Has this ever happened to you?
You’re at a movie. In the car. At a concert.
And it comes full on at you. Seemingly out of nowhere.
A word, phrase or musical note that mysteriously connects the dots…to a blog post you’re trying to write, a project you’re in the midst of, a message that seems important to you and/or for others.
So, if you’re anything like me and you’re in a pitch-dark movie theater, you scramble around in your purse (why is it always the big cavernous purse without compartments?) for something to write with (sometimes it’s eyeliner pencil), and something to write on (frequently a crumpled receipt). You manage to scribble it down and then…
Movie’s over. You exit and key takeaways become throwaways (relevancy and timeliness were so clear inside the movie).
This time, I emptied my purse, retrieved the scrappy handwritten notes to self from a delightful remake of A Star is Born, along with powerful questions to apply when you find attention’s lagging or lost on something that matters to you.
The fourth (yes, fourth!) version of A Star is Born, is a romantic musical drama that follows seasoned musician Jackson Maine (Bradley Cooper), who discovers and falls in love with struggling artist Ally (Lady Gaga). She has just about given up on her dream to make it big as a singer until Jack coaxes her into the spotlight.
Here are two movie musings from the film to help get you to get started when getting started feels like a moving target.
Why Remembering What’s Important and Your “Why” is Not a Given
If you’ve ever had trouble getting started on a project or pivoting in a new direction (and who hasn’t?), losing sight of what’s important and why is often the root of procrastination, indecision, plain-old stuck.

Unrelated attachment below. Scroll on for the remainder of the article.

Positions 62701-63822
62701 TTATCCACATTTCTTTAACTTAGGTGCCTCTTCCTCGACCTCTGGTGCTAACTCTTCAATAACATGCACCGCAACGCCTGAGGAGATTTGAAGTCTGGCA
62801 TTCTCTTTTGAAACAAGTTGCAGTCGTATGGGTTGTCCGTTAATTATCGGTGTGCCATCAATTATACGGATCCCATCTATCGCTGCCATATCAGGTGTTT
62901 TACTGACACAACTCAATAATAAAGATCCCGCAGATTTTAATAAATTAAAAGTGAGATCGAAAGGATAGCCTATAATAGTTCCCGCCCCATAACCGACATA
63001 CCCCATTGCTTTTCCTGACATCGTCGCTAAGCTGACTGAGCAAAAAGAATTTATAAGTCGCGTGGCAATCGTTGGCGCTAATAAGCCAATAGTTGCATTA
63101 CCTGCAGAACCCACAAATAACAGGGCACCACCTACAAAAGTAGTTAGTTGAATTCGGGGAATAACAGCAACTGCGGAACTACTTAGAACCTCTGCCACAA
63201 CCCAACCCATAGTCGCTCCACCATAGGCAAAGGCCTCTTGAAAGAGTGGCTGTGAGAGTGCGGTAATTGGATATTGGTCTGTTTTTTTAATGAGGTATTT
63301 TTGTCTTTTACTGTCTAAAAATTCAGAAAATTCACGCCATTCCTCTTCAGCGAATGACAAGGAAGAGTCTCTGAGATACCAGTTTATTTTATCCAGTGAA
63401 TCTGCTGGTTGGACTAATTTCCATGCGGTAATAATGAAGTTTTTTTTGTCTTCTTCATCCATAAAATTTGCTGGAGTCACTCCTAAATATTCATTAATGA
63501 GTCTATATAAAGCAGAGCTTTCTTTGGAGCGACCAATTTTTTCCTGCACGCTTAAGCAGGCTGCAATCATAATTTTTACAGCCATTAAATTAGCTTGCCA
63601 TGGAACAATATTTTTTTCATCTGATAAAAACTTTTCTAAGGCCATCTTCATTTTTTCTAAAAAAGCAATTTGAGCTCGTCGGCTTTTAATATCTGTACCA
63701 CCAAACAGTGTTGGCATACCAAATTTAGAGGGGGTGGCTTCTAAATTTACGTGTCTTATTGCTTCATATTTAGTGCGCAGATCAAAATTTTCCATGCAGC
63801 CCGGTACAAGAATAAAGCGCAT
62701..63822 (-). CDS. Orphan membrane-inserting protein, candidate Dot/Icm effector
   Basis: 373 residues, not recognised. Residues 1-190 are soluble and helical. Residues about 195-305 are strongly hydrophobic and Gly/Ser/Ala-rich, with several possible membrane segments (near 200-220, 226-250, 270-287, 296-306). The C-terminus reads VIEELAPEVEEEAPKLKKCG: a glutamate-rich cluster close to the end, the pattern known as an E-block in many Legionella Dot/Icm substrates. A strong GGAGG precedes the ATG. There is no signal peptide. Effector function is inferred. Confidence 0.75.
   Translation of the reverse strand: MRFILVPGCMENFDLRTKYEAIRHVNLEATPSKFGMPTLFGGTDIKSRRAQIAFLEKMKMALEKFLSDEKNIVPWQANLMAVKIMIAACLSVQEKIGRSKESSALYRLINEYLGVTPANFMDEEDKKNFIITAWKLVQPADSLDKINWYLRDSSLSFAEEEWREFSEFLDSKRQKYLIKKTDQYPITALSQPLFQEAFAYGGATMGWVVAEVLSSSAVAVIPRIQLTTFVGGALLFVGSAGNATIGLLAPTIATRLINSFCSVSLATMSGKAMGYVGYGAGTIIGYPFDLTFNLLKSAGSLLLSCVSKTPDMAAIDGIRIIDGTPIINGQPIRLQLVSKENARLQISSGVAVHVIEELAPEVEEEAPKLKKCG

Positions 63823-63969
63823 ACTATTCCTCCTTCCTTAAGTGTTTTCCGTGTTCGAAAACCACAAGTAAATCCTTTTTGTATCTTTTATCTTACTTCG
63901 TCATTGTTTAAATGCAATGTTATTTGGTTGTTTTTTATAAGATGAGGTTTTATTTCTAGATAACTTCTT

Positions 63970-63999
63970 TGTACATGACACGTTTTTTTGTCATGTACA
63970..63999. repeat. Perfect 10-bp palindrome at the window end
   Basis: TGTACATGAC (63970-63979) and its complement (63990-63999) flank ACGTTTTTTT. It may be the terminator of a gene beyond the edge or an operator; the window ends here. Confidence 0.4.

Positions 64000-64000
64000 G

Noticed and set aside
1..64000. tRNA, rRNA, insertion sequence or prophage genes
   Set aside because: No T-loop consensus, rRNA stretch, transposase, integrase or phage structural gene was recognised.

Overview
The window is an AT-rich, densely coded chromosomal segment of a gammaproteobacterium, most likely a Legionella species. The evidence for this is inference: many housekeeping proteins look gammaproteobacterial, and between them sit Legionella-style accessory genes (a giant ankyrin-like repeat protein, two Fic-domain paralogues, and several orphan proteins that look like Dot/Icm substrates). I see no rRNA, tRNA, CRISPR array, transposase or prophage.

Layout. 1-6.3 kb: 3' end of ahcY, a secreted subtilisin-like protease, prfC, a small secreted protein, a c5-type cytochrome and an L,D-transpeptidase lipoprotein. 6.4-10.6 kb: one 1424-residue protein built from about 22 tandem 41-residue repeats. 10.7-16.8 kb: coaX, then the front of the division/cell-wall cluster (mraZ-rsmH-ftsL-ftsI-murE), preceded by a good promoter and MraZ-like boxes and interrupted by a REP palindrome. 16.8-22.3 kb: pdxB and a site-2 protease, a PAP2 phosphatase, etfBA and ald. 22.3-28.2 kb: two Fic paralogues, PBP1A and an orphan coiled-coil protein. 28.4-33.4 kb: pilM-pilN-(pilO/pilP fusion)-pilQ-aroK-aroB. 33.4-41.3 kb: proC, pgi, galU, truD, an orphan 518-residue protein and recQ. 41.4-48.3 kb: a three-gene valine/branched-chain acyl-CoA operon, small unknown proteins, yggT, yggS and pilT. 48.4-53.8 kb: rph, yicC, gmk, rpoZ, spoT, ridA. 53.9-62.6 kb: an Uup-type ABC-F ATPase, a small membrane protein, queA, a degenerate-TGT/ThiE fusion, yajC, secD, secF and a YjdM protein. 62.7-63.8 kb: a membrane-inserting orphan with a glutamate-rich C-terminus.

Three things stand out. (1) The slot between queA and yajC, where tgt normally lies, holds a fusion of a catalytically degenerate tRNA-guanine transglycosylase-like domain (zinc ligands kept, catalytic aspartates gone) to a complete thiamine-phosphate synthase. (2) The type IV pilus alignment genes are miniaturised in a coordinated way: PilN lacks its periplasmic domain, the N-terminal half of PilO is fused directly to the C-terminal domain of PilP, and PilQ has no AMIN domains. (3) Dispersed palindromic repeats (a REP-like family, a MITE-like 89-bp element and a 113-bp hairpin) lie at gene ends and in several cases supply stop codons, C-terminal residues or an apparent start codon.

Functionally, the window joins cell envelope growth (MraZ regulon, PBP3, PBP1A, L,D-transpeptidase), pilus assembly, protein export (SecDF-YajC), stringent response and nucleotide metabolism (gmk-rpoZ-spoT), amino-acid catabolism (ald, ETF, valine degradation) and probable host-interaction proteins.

In the words of Bradley Cooper, who plays Jackson Maine, “Maybe it’s time to let the old ways die.”
The truth is, we cannot move into a new role or identity without a letting go, a shedding of something we believed or used to do. That thing that we stumble over, that thing we hold tight to because we know it, it is familiar, it may have even worked for us in the past. But comes a time, if we want to grow, we’ve got to identify what’s holding us back. And let it go to grow.
As we evolve, what’s important and why it’s important will change. For change to occur, it’s essential to”turn the movie house lights on”: who were are now, what we want now, so that we continue to expand from experience.
Leading True Powerful Question: What old belief or identity do you hold tight that is getting in your way, not serving you anymore?
There’s No Substitute for Showing Up
Whatever you’re after–more self-confidence, resilience, sharpening/updating skills, challenging new achievement–there’s no amount of thinking or talking about it that’s ever going to take the place of showing up. We often anticipate a challenging undertaking as daunting, as all, or none, the two extremes.
The words of Jackson Maine (Bradley Cooper), “Unless you get out there and try to do it, you’ll never know. That’s just the truth. If there’s one reason we’re supposed to be here is to say somethin’ so people wanna hear it. So you gotta grab it and you don’t apologize you don’t worry about why they’re listenin’ or how long they’re gonna be listening for. You just tell ‘em what you wanna say.”
The truth is, to have a chance at achieving what we’re after, the guiding principles are somewhere in between: small steps and getting started.
Leading True Powerful Question: How do you hide from showing up and what impact is it having on you? Are you saying what you wanna say?
We head to the movies to escape, yes. And also to aspire.
Do these takeaways have meaning for you? What are others you came away with? How will you take the next step and Be the Star of Your Own Life?